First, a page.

What’s drummer Travis Barker’s beauty? His ability to vacillate between genres. Case in point: His new EP, Psycho White, with rapper YelaWolf. And his ink.
Travis Barker’s spirit animal must be a chameleon. His extensively tattooed skin demands to be noticed, just like the lizard—but, like a chameleon, the drummer has also found a way to fit into almost any musical situation, as a chameleon is wont to do. Over the course of his career, Barker has proven that he is just as comfortable pretending he is a superhero while playing ska with The Aquabats as he is pounding out the beats that provide a backbone to the fierce rhymes of Yelawolf. “Growing up I listened to everything. I was happily introduced to all genres of music and I embraced it all,” Barker says. “I never felt that one style was right or wrong as long as I liked it.”
Embracing such a multitude of musical genres has allowed Barker to avoid being pigeonholed into one genre and enabled him to pursue almost any path he chooses. Arguably, along with his gift, his adaptability has also made him one of the most popular drummers ever. “Drums are such a versatile instrument in so many types of music,” he says. “With guitar or some other instruments you can’t do it—there’s music that doesn’t have guitar in it. But with drums it’s all wide open.”
In addition to his main bands, the pop-punking Blink-182 and rap-rock act The Transplants, Barker has a list of collaborators that reads like a who’s who of music in the 21st century: Lil Wayne, Tom Morello, Britney Spears, Steve Aoki, Rihanna, Slash, Mary J. Blige, and even The Muppet Show’s Dr. Teeth and the Electric Mayhem. He’s the musical Kevin Bacon (no offense to The Bacon Brothers); it’s easy to play Six Degrees of Travis Barker.
Yelawolf recently lowered his Barker Number to one with Psycho White. The EP was much more of a happy accident than a planned project. When- ever the two friends would get together, they would end up going to the studio to jam. Eventually they realized that what they were doing could be something far more substantial than two skinny, tattooed dudes goofing around. “A year and a half later we were in the studio and decided to just play everything we had ever done together,” Barker says. “And we thought we should do an EP with all these songs. They need to be heard. We really have some dope stuff right here.”
In order to package Psycho White—the title, Barker says, just fit—in the best way possible, Yelawolf and Barker enlisted the help of mutual buddy and tattoo artist Franco Vescovi. While Vescovi was tattooing Barker at his house one day, the drummer played some of the tracks from the EP for the artist. On the drive home it hit Vescovi that the perfect cover art (see page 30) would be a portrait of each man split right down the middle and placed together so as to look like one. “He just killed it,” Barker says of the cover art. Done in pencil, in a tattoo-realism style, the piece captures not only the faces of the two but also all of their intricate ink.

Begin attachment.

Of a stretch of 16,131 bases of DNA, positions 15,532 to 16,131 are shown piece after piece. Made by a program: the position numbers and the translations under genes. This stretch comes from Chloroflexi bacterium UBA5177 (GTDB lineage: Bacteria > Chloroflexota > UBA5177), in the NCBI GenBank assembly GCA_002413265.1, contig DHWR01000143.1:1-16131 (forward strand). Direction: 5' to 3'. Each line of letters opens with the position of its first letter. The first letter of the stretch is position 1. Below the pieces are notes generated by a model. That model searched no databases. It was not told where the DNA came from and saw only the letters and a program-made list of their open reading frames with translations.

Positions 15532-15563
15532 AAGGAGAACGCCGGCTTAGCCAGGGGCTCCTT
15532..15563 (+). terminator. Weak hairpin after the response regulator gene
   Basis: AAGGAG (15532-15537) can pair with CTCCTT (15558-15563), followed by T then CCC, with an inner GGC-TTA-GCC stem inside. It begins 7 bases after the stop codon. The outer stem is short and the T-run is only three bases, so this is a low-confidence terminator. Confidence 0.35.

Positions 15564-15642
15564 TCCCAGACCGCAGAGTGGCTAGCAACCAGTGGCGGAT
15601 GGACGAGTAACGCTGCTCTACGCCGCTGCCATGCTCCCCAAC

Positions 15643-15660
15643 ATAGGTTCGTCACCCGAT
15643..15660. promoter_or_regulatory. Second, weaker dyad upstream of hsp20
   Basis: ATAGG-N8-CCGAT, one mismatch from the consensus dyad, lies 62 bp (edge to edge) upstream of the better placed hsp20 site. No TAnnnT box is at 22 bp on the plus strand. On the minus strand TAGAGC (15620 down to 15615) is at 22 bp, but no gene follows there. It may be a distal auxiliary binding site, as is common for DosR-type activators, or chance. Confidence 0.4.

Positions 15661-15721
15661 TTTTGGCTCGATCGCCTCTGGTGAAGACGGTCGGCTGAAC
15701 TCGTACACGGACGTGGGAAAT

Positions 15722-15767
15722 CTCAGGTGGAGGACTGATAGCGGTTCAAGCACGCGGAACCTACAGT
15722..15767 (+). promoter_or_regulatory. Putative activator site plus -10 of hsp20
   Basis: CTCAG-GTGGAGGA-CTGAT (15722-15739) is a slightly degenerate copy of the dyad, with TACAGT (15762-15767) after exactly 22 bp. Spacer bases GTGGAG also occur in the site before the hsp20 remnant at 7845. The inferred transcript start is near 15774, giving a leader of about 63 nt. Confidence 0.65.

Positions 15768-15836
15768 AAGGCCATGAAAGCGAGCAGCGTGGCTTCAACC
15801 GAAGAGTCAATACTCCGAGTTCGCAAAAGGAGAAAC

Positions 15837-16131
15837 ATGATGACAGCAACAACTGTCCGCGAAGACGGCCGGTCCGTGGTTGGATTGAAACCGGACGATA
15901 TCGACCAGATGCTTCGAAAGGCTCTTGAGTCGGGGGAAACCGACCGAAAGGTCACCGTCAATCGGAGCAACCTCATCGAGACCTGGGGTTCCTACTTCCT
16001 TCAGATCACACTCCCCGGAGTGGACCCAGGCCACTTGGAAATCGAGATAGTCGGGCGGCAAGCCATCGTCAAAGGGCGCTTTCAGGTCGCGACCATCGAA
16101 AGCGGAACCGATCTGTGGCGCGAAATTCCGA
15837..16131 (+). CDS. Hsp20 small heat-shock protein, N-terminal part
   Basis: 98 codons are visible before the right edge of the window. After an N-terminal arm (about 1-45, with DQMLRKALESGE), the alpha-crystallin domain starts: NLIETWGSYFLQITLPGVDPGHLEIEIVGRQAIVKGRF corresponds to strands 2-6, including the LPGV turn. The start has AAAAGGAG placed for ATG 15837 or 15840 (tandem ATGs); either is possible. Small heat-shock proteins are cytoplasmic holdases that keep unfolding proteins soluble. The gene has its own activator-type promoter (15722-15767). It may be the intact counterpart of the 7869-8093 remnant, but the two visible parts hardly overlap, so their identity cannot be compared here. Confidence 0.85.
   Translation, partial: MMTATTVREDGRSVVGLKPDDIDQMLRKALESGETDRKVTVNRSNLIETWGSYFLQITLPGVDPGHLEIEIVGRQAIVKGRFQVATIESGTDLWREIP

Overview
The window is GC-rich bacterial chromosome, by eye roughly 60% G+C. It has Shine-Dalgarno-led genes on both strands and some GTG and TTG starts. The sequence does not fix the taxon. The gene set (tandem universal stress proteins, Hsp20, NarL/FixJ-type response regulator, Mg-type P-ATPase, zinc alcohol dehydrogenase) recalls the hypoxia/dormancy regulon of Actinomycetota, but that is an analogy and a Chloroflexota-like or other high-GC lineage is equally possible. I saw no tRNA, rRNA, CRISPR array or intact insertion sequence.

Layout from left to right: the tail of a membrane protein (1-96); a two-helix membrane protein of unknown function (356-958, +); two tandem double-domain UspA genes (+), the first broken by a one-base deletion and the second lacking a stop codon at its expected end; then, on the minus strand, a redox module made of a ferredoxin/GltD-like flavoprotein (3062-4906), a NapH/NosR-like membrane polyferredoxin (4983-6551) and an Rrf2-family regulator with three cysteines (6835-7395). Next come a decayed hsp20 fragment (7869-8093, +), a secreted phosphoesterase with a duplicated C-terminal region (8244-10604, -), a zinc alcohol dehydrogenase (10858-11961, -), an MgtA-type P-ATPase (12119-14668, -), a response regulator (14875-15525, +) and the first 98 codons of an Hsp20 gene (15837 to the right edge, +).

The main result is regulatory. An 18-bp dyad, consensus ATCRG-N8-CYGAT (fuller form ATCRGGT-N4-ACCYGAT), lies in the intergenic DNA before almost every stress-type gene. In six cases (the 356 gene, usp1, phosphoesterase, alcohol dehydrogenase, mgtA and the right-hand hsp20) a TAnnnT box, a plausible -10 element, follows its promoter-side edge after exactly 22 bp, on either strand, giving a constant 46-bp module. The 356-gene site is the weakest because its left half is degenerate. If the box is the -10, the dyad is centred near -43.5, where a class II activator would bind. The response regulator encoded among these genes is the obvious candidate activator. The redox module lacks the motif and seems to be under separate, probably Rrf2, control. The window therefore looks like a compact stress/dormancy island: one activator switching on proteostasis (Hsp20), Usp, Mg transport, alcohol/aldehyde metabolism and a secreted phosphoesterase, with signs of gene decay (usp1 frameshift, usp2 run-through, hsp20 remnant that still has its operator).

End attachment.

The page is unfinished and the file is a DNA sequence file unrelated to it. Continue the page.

As a man with a tattooed head, Barker is running out of un-inked real estate. Other than a little patch on his back, he only has empty space left on his legs—and that space was once filled. In 2008, Barker survived a plane crash, and the burns he received in the accident removed some of his earliest work. “All of my first tattoos were gone after that plane crash and my skin grafts,” he says. “So I have a second chance to do my legs all over again, which is kind of cool for that to come out of a bad situation.”
He is, however, left with a bit of a quandary as to what to fill the space with. Should he try to re-create what he had lost, or start anew? Currently he’s leaning toward the former. “I think I might get my first tattoos all over again in the same places,” Barker says. “I get tired of being asked, ‘What was your first tattoo?’ and not being able to show anybody.”
His non-permanent style is on display in his clothing line, Famous Stars and Straps. When he first became a rock star and had to consider fashion, he says he thought, “‘Wouldn’t it be cool if there was a brand that was into everything that I’m into? Tattoos, skateboarding, dirt bikes, lowriders, everything.’ What I was trying to get into was a lifestyle brand where it wasn’t just one thing, it was everything.” And Famous Stars and Straps was born.
With the company, his Psycho White project, two bands, and two children, it is a wonder he even has time for a tattoo appointment. “Sometimes everything is perfectly balanced, and other times I am just tired as hell,” Barker says with a laugh. “There are times when it almost seems like it’s too much, but then if I don’t have it like that I get really bored. I just like staying creative and being productive.” In addition to leg ink, a new album from The Transplants is on the horizon for Barker. He’ll also be touring, writing, and recording a new Blink-182 album in the not too distant future. After that there are projects that he hasn’t even begun to flesh out but are on his to-do list. “I grew up playing jazz, so I’d love to do that eventually. … I never really got to be in a metal band. … And I’m a big Prince fan, so I would love to collaborate with him,” Barker says. Blink, and the chameleon does his thing.